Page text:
I found myself wincing at a recent article in the Times, titled “The Slow Extinction of Keys in a Digital World,” reporting on the dwindling use of traditional car keys and their replacement by various digital devices. The article describes the efforts of Tesla, BMW and other upscale car manufacturers to develop iPhone apps that let you unlock the car, start the engine, turn up the AC, and so on.

And I think, no, not keys!

I’ve often noted this instinct in myself, and a corresponding paradox: liberal in my political views, I’m temperamentally conservative in my approach to daily life. (Turns out it’s a fairly common paradox, and vice versa as well.) Put bluntly, I can’t stand change. All too often, my secret plea to the world boils down to a high-school yearbook banality: Don’t change! Stay as you are!

And change, of course, is life.

At least regarding technology, this aversion to change is clearly tied to aging. Anxiety about functioning in a world ever full of new gadgetry is a hallmark of middle age, especially in a youth-glorifying and technologically dynamic culture like ours. I recall my astonishment, twenty-five years ago, when my father – who was sixty at the time -- mentioned that he didn’t use ATMs. I asked why not.

“I don’t know how they work,” he said, sheepishly.

I was incredulous. “Dad, you’re a brain surgeon!” And took him to the nearest ATM and showed him how to use it.

But there’s also your sense of yourself in your world, in your life, and how you engage it, not so much functionally as existentially. The temperamental conservative wants the world to stay as it is – even, or perhaps especially, in the trivial, physical furnishings and realities that make up the dailiness of one’s life. Brand names and packaging, who’s on the ten dollar bill, state license plates, the musical theme introducing the nightly news, and on and on. Stay as you are!

What is so seductive, so alluring, about the way things have “always” been? (Does the answer perhaps lie in having had a happy childhood, as I did?) The temperamental conservative sees each small daily artifact and arrangement as a brick in the edifice of life as he has known it. Take enough of that away, and you’re not entirely at home in the world any more. You’re living in, say, 1979. Where’s my Walkman? Such people are prone to outlandish sentimentality, the ridiculous lump in the throat that you (well, I) can feel at something totally trivial – an image, for instance, of an old Swanson TV dinner package. That stuff, of course, was horrible. Yet I miss it! That lump in the throat is the sensation of the world moving on without you. You’re history, as we used to say.

The overarching technology trend my generation has witnessed is the replacement of objects by concepts, the physical and mechanical by the digital. I feel something like nostalgia when I see my young daughter ride the merry-go-round and grab the brass ring. Soon, it seems, she’ll be waving at it with a smartphone. I’m a fiction writer and essayist, so ask me to come up with a 500 word mini-essay on the splendors of the key – the traditional cut metal key – and I wouldn’t have a problem. My Keatsian ode on a key would include the thrill I felt when I held my first car key in my hand – the curiously small ignition key to the beat-up 1969 Toyota Land Cruiser I got at the beginning of college. I can still see that key as clearly as if it were yesterday, a glittering talisman of memory. Somehow it’s hard to imagine anyone rhapsodizing about their first iPhone key app.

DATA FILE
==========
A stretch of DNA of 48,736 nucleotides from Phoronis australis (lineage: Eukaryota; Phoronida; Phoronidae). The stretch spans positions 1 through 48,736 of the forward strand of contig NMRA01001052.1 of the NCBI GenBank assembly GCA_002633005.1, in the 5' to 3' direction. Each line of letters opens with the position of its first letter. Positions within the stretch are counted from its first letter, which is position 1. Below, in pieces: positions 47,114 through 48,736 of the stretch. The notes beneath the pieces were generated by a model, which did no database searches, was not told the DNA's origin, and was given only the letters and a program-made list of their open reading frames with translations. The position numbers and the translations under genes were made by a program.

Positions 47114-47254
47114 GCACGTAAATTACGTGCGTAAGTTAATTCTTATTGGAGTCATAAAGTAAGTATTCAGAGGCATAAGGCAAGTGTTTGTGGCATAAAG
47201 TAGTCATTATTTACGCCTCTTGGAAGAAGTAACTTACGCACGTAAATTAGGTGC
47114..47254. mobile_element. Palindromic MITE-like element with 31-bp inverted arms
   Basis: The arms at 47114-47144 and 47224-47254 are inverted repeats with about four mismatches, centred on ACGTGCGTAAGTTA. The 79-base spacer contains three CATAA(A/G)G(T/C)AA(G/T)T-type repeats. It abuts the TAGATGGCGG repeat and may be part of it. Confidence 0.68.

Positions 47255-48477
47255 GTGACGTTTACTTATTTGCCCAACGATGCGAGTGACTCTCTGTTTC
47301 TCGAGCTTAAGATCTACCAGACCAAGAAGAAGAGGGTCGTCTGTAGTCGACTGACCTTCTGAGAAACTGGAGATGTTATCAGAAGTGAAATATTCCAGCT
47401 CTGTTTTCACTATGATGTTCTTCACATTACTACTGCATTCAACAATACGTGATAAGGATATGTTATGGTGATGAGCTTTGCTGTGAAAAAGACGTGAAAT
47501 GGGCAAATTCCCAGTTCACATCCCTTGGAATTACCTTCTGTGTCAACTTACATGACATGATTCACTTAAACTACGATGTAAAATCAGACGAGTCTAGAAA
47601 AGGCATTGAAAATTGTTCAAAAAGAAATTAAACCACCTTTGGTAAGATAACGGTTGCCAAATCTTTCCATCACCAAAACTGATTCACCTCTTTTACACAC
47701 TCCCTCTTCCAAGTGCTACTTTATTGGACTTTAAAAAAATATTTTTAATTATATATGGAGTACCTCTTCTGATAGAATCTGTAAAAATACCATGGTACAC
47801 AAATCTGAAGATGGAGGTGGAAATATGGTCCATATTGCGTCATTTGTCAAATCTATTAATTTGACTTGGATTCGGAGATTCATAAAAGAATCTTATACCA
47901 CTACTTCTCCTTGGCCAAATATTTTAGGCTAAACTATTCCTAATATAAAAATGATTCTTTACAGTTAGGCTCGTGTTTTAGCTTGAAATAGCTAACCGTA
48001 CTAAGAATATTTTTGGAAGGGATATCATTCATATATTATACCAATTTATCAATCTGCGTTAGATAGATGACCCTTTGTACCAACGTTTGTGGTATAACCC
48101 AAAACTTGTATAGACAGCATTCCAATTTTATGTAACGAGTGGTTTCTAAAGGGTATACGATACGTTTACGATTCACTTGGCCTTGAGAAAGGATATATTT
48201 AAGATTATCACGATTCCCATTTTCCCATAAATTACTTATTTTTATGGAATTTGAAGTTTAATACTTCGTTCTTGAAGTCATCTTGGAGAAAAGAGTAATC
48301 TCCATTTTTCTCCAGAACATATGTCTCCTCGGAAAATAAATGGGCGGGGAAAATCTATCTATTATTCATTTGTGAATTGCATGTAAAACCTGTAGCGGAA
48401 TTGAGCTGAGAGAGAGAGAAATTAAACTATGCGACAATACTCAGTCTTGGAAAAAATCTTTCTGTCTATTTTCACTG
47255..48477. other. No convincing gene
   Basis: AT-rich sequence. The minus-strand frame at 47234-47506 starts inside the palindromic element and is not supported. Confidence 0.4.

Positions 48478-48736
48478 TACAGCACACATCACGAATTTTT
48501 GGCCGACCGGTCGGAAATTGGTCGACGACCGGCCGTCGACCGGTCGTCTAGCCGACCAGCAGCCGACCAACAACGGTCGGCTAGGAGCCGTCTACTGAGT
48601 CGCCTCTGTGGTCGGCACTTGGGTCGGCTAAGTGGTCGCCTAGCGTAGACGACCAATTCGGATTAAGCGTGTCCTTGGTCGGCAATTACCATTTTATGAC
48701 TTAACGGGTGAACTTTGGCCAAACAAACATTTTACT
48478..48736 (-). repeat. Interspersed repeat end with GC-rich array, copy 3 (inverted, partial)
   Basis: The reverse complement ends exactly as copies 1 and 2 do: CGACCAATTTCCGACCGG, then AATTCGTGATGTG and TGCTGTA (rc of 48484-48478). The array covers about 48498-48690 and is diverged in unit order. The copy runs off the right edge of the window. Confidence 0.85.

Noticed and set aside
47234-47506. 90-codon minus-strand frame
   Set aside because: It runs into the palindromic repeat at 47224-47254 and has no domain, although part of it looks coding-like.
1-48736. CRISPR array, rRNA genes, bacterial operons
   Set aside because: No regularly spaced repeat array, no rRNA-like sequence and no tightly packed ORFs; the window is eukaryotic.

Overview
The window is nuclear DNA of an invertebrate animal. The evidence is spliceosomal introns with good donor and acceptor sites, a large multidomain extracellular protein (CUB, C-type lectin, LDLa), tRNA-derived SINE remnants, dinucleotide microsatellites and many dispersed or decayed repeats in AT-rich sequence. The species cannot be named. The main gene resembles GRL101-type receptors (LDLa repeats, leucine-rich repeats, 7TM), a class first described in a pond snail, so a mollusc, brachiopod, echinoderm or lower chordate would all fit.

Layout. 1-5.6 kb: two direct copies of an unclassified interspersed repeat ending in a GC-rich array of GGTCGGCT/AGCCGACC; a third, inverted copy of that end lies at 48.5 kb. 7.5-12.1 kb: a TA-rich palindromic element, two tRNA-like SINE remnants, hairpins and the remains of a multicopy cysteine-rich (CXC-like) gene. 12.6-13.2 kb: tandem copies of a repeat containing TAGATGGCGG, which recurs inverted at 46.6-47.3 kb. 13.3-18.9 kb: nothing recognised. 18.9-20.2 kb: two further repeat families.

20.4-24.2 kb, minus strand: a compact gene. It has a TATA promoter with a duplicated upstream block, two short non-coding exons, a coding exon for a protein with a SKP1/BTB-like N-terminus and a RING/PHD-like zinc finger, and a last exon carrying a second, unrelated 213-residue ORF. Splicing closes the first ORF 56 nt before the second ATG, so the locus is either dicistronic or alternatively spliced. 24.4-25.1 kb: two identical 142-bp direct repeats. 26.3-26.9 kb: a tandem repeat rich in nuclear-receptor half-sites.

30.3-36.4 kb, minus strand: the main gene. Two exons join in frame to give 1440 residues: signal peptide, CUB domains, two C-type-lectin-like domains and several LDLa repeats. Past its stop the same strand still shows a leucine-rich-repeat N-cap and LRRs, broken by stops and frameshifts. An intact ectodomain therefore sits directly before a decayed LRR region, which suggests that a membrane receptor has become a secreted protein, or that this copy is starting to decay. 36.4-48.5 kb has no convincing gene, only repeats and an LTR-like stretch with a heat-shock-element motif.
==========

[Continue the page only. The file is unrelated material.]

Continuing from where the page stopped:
Of course, if someone paid me, I could probably summon up the opposite position paper as well, advocating the key app – and I might begin with my relief at the prospect of eliminating the bulging knot of keys that jams in your pants pockets and is a minor bane of daily life as a male. The main points of that essay would be practical. Progress, after all, is all about practicality, not Proustian ecstasies.

In the end, I guess the point is to distinguish between those changes that truly are lamentable, where something important is being lost, and those that are, well, just different. Or even better. Let’s see. ATMs, people not smoking in bars and restaurants, total hip arthroplasty, TV pictures as vivid as life, relatively cheap plane flights, the Affordable Care Act. Some changes truly are beneficial.

As for keys, the total digitization of automotive access is still a work in, well, progress. There are obstacles:  data networks can jam, phone batteries run down, security and privacy concerns scare users. “The physical key will be with us for years to come,” says an engineer for one auto systems manufacturer. Phew! 

Rand Richards Cooper is a contributing editor to Commonweal. His fiction has appeared in Harper’s, GQ, Esquire, the Atlantic, and many other magazines, as well as in Best American Short Stories. His novel, The Last to Go, was produced for television by ABC, and he has been a writer-in-residence at Amherst and Emerson colleges. 

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